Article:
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# Signals and Systems – What is Half Wave Symmetry?

## Importance of Wave Symmetry

If a periodic signal $x(t)$ has some type of symmetry, then some of the trigonometric Fourier series coefficients may become zero and hence the calculation of the coefficients becomes simple.

## Half Wave Symmetry

A periodic function $x(t)$ is said to have half wave symmetry, if it satisfies the following condition −

$$\mathrm{x(t)=-x\left ( t ± \frac{T}{2}\right )… (1)}$$

Where, $T$ is the time period of the function.

A periodic function $x(t)$ having half wave symmetry is shown in the figure. It can be seen that this function is neither purely even nor purely odd. For such type of functions, the DC component of Fourier expansion is zero, i.e.,$a_{0}=0$ Also, the Fourier expansion of such functions contains odd harmonic components only, that is $\omega_{0},3\omega_{0},5\omega_{0},...$ etc.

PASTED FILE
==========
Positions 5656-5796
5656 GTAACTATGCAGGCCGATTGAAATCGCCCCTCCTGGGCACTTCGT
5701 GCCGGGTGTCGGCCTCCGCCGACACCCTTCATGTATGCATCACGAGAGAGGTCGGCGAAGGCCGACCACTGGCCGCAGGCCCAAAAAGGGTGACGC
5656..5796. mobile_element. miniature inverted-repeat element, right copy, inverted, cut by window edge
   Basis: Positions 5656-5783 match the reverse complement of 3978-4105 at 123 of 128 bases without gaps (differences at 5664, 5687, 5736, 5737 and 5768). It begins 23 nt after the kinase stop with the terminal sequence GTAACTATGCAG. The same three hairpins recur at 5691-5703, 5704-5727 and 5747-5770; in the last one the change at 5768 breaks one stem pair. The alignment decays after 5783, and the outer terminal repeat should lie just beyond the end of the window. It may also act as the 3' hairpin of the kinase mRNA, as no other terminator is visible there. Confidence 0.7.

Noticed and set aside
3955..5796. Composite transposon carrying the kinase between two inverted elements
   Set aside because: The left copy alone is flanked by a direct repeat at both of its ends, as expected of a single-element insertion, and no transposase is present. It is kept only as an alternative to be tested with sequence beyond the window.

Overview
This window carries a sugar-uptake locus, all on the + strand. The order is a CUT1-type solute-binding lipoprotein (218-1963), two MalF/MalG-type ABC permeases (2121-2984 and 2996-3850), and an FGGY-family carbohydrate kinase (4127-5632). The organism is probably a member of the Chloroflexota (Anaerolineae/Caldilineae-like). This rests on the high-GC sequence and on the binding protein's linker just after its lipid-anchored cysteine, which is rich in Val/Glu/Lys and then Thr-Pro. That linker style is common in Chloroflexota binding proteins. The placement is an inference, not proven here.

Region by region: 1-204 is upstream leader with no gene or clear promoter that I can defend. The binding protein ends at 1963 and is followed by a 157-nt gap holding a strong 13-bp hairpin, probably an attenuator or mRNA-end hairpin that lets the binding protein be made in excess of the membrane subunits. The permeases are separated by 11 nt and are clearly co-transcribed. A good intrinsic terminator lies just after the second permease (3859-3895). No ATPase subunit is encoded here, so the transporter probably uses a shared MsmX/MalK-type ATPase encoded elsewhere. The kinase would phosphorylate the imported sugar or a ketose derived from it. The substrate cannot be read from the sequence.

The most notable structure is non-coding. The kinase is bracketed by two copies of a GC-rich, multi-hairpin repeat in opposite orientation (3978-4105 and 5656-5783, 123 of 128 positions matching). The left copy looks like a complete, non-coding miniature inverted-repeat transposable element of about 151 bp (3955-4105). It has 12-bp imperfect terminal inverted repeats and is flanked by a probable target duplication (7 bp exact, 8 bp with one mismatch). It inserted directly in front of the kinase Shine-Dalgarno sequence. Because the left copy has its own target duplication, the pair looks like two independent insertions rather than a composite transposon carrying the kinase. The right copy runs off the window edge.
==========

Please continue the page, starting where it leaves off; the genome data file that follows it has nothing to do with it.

Since the periodic function $x(t)$ having half wave symmetry contains only odd harmonic terms. Therefore, when n is even $a_{n}=b_{n}=0$.

And when *n* is odd, then, the coefficients $a_{n}$ and $b_{n}$ can be determined as follows −

$$\mathrm{a_{n}=\frac{2}{T}\int_{0}^{T}x(t)cos\:n\omega_{0}t\:dt}$$

$$\mathrm{\Rightarrow\:a_{n}=\frac{2}{T}\left [ \int_{0}^{T/2} x(t)cos\:n\omega_{0}t\:dt+\int_{T/2}^{T} x(t)cos\:n\omega_{0}t\:dt\right ]}$$

Replacing the variable from $t$ to $(t+\frac{T}{2})$ in the second integral term, we have,

$$\mathrm{a_{n}=\frac{2}{T}\left [ \int_{0}^{T/2} x(t)cos\:n\omega_{0}t\:dt+ \int_{0}^{T/2} x(t+\frac{T}{2})cos\:n\omega_{0}(t+\frac{T}{2})dt\right ]}$$

By the definition of half wave symmetry, i.e.,$x(t)=-x(t ± \frac{T}{2})$ , we have,

$$\mathrm{a_{n}=\frac{2}{T}\int_{0}^{T/2}[x(t)\:cos\:n\omega_{0}t-x(t)\:cos\:n\omega_{0}t\:cos\:n\pi]dt… (2)}$$

Therefore, the Fourier series coefficient $a_{n}$ for a function having half wave symmetry can be defined as,

$$\mathrm{a_{n}=\begin{cases}0; & for\:even\:n\\frac{4}{T}\int_{0}^{T/2}\:x(t)\:cos\:n\omega_{0}t\:dt\:;& for\:odd\:n\end{cases}}$$

Similarly, the coefficient $b_{n}$ is given by,

$$\mathrm{b_{n}=\begin{cases}0; & for\:even\:n\\frac{4}{T}\int_{0}^{T/2}\:x(t)\:sin\:n\omega_{0}t\:dt\:;& for\:odd\:n\end{cases}}$$

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